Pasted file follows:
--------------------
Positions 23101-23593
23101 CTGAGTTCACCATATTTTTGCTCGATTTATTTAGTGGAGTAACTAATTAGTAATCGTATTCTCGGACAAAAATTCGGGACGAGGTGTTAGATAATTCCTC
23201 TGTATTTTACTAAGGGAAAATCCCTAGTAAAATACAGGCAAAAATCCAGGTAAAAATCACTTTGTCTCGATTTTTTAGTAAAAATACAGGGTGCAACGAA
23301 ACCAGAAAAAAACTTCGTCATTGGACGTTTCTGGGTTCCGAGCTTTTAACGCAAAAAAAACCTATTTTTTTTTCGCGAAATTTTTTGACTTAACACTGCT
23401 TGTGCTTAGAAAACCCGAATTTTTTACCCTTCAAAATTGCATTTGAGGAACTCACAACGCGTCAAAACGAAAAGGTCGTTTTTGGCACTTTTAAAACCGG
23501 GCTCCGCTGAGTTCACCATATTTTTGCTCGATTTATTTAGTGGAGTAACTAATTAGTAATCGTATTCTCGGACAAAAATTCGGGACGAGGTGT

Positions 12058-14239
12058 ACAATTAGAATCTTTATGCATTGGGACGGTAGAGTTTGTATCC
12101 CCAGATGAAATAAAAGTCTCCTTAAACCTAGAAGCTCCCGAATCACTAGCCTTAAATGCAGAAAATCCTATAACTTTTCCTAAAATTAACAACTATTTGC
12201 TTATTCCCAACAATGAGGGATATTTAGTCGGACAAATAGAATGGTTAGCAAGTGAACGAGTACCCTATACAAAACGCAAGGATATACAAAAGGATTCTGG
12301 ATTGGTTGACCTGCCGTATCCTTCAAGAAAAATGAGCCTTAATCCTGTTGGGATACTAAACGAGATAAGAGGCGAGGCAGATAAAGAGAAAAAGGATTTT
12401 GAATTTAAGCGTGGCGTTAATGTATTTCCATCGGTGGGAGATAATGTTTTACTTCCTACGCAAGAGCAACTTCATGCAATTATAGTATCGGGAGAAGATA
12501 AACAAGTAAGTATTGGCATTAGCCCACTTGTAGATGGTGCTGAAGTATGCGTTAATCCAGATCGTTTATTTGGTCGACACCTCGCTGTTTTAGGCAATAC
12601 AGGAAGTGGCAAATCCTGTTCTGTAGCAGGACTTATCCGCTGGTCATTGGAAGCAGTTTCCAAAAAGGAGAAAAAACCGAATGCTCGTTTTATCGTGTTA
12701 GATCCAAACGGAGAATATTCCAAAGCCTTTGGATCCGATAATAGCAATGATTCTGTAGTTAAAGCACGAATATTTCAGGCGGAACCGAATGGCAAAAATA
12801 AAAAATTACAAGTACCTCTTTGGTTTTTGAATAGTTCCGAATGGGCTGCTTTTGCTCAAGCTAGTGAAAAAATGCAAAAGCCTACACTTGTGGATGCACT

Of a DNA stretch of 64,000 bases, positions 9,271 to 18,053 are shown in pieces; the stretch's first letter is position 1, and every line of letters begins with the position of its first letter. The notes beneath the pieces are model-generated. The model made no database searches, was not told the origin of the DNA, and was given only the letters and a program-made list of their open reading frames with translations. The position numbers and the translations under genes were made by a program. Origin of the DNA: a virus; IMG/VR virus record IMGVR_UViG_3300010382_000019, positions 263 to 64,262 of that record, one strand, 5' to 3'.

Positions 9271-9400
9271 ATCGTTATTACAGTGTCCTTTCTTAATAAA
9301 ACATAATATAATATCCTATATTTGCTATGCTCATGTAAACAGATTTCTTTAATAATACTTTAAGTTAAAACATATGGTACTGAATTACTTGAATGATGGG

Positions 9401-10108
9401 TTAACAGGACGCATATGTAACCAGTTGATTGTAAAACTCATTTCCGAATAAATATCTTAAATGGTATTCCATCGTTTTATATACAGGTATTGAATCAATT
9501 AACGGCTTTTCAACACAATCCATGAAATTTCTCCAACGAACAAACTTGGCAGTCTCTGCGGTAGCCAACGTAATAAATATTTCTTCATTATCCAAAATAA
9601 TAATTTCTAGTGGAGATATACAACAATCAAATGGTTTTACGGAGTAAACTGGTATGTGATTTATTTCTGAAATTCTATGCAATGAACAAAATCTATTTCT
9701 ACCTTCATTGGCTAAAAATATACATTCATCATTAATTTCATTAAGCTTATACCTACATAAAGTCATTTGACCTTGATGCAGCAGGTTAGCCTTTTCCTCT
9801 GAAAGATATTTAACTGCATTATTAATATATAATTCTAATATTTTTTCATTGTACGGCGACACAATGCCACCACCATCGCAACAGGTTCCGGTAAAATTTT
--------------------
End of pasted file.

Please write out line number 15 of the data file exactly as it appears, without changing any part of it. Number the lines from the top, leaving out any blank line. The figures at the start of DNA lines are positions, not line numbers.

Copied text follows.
12701 GATCCAAACGGAGAATATTCCAAAGCCTTTGGATCCGATAATAGCAATGATTCTGTAGTTAAAGCACGAATATTTCAGGCGGAACCGAATGGCAAAAATA